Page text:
Yom Chamishi, 26 Kislev 5778
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Welcome Rabbi Kline!

Ordained in 1995, Rabbi Marc Aaron Kline comes to Monmouth Reform Temple well seasoned and ready for new opportunities to grow MRT as he has helped facilitate growth at Temple Adath Israel (Lexington, KY), and Beth Israel Congregation (Florence, SC) before that. His deeply rooted faith and love for Torah fits well in our community bent on service and creating relevant Jewish experiences. Prior to entering Hebrew Union College (seminary), Rabbi practiced law in Little Rock Arkansas. He says that he is still practicing law, only for a higher class client … God.

Rabbi Kline has taught Ethics, Philosophy, Religion and Government courses at the high school, college, and graduate school level for most of the last fifteen years. In Lexington, Rabbi Kline served as an adjunct instructor at the Disciples of Christ Lexington Theological Seminary (Pastoral Care and Diverse World Cultural Worship), Transylvania University (Jewish - Christian Relations), at the University of Kentucky (Jewish Thought and Culture), and Eastern Kentucky University (Religion). At Temple, he teaches in our Religious school, joins Cantor Clissold to tutor each Bar/Bat Mitzvah student, and regularly runs diverse adult education programs.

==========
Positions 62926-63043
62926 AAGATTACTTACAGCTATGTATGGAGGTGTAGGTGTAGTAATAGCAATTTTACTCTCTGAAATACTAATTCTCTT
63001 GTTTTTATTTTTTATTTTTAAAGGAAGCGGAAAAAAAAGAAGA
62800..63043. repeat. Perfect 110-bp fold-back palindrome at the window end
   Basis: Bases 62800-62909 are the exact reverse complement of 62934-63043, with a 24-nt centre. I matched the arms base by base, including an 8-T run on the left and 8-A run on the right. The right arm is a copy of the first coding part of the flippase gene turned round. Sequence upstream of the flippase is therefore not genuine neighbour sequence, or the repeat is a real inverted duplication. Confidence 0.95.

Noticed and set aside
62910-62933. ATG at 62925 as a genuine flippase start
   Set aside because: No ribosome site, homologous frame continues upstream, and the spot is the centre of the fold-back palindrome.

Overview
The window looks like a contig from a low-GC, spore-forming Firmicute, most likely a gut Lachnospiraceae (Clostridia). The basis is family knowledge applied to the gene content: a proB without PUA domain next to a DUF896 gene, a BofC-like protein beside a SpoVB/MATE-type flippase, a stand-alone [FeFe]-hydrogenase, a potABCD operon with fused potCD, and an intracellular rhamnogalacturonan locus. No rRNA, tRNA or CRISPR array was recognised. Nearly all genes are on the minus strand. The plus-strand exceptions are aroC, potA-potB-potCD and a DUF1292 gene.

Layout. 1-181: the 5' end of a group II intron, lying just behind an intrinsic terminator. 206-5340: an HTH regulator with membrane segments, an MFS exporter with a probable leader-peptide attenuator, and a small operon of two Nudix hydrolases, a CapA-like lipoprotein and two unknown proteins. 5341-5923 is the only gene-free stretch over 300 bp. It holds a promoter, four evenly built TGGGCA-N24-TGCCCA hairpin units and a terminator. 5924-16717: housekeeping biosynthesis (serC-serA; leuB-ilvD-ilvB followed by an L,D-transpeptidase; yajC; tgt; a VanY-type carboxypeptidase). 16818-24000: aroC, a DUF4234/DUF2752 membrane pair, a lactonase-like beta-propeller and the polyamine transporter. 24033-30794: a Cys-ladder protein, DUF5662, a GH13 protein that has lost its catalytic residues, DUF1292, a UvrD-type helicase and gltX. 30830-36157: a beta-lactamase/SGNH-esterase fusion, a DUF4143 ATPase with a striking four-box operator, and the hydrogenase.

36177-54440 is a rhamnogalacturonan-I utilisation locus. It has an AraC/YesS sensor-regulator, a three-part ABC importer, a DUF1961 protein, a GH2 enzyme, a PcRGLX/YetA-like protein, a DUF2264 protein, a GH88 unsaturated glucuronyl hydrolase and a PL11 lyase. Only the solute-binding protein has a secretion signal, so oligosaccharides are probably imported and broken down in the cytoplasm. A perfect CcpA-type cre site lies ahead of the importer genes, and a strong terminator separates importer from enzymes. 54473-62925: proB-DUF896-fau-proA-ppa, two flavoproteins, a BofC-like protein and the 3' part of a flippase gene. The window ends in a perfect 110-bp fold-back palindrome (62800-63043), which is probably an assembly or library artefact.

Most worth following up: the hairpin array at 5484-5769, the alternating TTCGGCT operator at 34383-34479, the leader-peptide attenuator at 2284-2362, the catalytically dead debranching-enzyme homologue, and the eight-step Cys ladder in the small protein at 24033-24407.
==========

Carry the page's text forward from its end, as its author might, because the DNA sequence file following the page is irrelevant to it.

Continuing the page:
Rabbi Kline has served as Chair of the Lexington Fayette County Urban Government Human Rights Commission. This commitment to social justice saw him co-lead the march on Columbia, South Carolina in 2000 to bring the Confederate Battle Flag from atop the Statehouse dome. His commitment to diversity sees him serving internationally on the Board of Directors of the Association of Reform Zionists of America (ARZA), where he is involved in the pluralism and peace process politics in Israel. Rabbi Kline has extensive Chaplaincy experience, and has devoted a great deal of time to community service in local and national organizations.

Rabbi Marc publishes a weekly Torah Commentary to an international E-mail list and a weekly digital periodical. He holds a deep commitment to fostering Interfaith relationships, mentors other clergy in pastoral care, and consults with religious, public, and private organizations, and schools on matters of leadership, diversity, social justice, and long range planning.

Previously widowed, he is married to Lori Bernard. They have seven children between them: Diogo, Doug, Corey (married to Adam), Joshua, Danielle, Ilana, and Rachel (who lives here with Rabbi and Lori).